Spielberg’s latest effort Lincoln seems to be the result of some Oscar-crazed mad scientist intent on formulating a mathematically perfect movie, with every conceivable component precisely calibrated to appease the members of the Academy of Motion Picture Arts and Sciences. This film also is burdened with the weighty responsibility of reversing Spielberg’s ever-slipping critical acclaim which has been on the decline since 2008’s widely-reviled (though not entirely by this critic) Indiana Jones and the Kingdom of the Crystal Skulls. Audiences suddenly realized that they had been taking him for granted and the once infallible became fallible as Spielberg began making poor choices across the board, the first of coarse being letting Lucas within 101 ft. of his screenplay. And yet despite his now uneven track record Spielberg has always been consistent in his fascination and defense of human justice. Passing over the more obvious examples (Schindler’s List, The Color Purple, Amistad), his more genre-inclined films also demonstrate his deep-seated desire to portray social equality, whether it’s through Haley Joel Osment being unfairly mistreated for being a silicon and not carbon-based life form, or Tom Cruise becoming the victim of a flawed justice system. All this finally leads to Lincoln not being the desperate grasp for past glory by a down-and-out director (as some claim), but instead the fitting culmination of a variety of themes and beliefs held by a man of extraordinary vision and talent.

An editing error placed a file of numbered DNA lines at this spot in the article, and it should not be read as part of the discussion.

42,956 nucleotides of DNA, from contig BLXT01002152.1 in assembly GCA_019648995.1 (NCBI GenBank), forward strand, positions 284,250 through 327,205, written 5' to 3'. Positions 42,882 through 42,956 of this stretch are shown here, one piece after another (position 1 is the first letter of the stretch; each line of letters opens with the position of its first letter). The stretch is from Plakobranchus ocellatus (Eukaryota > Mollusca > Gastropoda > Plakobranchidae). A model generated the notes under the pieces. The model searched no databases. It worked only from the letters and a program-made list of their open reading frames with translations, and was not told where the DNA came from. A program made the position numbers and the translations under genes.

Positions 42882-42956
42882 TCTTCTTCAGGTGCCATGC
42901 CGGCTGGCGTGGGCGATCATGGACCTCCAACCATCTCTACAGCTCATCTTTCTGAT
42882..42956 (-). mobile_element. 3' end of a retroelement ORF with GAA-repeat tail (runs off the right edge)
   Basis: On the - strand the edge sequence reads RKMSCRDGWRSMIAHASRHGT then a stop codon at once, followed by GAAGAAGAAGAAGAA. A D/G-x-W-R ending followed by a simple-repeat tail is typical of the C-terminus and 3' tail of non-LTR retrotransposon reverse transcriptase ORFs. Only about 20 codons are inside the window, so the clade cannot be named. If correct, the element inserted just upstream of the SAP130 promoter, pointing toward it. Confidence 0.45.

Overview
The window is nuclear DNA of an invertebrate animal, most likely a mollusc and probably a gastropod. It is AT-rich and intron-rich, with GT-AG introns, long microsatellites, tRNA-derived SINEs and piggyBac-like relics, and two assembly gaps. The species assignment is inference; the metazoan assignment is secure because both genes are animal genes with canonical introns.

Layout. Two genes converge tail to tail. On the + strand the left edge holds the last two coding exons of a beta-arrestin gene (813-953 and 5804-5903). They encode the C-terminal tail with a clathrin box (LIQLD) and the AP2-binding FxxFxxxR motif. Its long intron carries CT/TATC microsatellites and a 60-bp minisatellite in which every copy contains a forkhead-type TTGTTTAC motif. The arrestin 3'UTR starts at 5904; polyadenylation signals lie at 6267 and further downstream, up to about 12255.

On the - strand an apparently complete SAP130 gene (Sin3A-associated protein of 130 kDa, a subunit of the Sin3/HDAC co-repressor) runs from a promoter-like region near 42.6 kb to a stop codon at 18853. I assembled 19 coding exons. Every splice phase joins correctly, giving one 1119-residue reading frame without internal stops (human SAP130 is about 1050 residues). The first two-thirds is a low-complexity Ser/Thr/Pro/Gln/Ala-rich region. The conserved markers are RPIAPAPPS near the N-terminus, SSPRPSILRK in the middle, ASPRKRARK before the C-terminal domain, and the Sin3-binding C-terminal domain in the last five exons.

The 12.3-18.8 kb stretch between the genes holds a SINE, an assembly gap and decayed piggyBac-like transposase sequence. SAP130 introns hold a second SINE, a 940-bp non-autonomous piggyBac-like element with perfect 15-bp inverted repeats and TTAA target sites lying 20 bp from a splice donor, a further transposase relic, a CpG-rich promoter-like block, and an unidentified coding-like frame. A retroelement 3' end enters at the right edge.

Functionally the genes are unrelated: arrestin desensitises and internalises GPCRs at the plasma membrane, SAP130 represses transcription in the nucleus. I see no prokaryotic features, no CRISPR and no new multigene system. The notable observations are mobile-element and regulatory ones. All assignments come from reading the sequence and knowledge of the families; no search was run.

Spielberg begins the film with a short battle scene in the rain, where men both black and white struggle and slip in the mud wielding bayonets. The sequence, though I found it somewhat safe compared to his brutal opening D-Day scene from Saving Private Ryan, demonstrates how low the Civil War had become while nearing its end, setting the stage for Lincoln’s determination to end this bloody conflict. The entire rest of the film focuses on the passing of the 13th Amendment through the House of Representatives, and follows this historic motion with minute detail. There are no epic vampire battles here, but instead an excruciatingly frustrating uphill battle which faces opposition of every sort. The primary obstruction to this law being passed is that the South is pursuing peace talks which would end the war, but allowing the South to reenter the Union would mean allowing all their slave-owning state representatives to vote on the 13th amendment, amounting to a death sentence for the bill. Lincoln goes on the inform his cabinet that his Emancipation Proclamation was made on shaky legal ground, and without making slavery constitutionally illegal slaves will still be considered personal property. Southern lawyers could then reject his Emancipation Proclamation and he would be powerless to take away “personal property” from his own citizens. And yet every day hundreds of Americans young and old are shedding their blood in a conflict which he could end immediately. This catch-22 takes a heavy emotional toll on Lincoln, and Daniel Day-Lewis allows this burden to effect his already masterful performance physically, walking with a slight hunch and laboriously standing up as if the weight of the world rested on his shoulders. You truly believe that Daniel Day-Lewis’ Lincoln entered politics to do good, to guide this nation on a particular path informed by strong unflinching moral convictions. As I watched I couldn’t help but think of our recent election and the candidates who pursed the presidency more as a prize to be won than as a chance to foster a strong and moral people.